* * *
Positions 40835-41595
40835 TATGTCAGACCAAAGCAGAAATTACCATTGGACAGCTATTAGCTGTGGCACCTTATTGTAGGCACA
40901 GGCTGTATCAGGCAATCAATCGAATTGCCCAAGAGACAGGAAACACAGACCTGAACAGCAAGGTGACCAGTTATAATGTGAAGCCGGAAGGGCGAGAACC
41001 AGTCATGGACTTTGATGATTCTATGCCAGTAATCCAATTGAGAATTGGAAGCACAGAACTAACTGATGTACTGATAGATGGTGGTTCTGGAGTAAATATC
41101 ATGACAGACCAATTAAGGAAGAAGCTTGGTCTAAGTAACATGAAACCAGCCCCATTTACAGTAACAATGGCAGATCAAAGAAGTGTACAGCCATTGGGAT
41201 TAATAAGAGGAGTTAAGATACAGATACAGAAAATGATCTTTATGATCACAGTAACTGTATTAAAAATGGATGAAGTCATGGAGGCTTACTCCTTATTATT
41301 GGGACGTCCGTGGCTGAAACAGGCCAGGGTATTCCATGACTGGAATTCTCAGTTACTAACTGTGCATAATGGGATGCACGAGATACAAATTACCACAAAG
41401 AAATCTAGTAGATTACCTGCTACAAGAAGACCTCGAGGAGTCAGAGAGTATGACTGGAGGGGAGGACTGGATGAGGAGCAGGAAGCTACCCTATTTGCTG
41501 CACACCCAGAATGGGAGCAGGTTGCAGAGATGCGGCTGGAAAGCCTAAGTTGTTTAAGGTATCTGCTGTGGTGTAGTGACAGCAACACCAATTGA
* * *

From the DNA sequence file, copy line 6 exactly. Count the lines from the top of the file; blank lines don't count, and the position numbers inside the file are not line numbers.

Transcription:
41201 TAATAAGAGGAGTTAAGATACAGATACAGAAAATGATCTTTATGATCACAGTAACTGTATTAAAAATGGATGAAGTCATGGAGGCTTACTCCTTATTATT